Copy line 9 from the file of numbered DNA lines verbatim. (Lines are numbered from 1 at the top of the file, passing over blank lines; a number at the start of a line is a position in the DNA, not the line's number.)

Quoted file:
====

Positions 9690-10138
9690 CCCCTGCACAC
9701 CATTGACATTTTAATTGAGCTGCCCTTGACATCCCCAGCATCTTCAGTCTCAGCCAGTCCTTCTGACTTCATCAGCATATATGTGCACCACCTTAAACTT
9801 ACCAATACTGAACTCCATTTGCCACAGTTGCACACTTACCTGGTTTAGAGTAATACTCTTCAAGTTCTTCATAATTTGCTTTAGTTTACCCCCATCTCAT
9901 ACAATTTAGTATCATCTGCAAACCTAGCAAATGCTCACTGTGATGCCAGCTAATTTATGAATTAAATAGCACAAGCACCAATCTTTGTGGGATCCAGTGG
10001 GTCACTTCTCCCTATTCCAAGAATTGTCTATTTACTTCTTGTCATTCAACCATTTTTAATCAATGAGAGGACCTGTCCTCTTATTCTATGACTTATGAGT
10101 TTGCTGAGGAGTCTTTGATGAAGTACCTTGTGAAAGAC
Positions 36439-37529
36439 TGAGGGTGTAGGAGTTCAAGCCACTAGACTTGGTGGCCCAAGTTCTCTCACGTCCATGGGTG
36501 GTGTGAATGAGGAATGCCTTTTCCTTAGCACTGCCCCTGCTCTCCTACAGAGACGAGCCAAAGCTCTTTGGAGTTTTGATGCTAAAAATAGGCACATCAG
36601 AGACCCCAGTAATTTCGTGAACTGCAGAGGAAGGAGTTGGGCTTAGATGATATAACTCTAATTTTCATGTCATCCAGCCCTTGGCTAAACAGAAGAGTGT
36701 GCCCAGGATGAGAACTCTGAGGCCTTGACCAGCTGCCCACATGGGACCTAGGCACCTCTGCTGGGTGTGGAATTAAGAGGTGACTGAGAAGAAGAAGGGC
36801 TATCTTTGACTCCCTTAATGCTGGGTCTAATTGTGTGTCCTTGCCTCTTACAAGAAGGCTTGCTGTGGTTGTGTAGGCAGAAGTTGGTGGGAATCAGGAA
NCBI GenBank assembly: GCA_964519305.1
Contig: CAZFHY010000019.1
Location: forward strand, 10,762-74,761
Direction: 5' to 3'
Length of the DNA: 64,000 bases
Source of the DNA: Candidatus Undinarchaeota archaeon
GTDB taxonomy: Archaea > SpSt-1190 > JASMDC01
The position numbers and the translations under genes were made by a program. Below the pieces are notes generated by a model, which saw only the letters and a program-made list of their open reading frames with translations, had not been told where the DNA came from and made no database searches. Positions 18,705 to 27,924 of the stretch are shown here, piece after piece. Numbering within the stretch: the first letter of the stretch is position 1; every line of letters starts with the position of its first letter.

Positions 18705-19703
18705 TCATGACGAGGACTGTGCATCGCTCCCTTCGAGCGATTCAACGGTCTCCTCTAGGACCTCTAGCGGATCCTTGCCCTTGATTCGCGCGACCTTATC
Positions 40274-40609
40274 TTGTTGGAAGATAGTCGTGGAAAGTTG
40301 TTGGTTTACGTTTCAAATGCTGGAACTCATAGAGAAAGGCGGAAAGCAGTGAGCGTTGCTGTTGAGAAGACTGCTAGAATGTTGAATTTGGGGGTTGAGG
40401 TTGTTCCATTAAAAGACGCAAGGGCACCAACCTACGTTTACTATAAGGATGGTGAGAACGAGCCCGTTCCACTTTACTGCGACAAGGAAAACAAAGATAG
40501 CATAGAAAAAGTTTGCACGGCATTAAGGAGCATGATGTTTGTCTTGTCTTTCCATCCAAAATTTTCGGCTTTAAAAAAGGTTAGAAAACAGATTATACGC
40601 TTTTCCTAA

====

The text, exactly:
36439 TGAGGGTGTAGGAGTTCAAGCCACTAGACTTGGTGGCCCAAGTTCTCTCACGTCCATGGGTG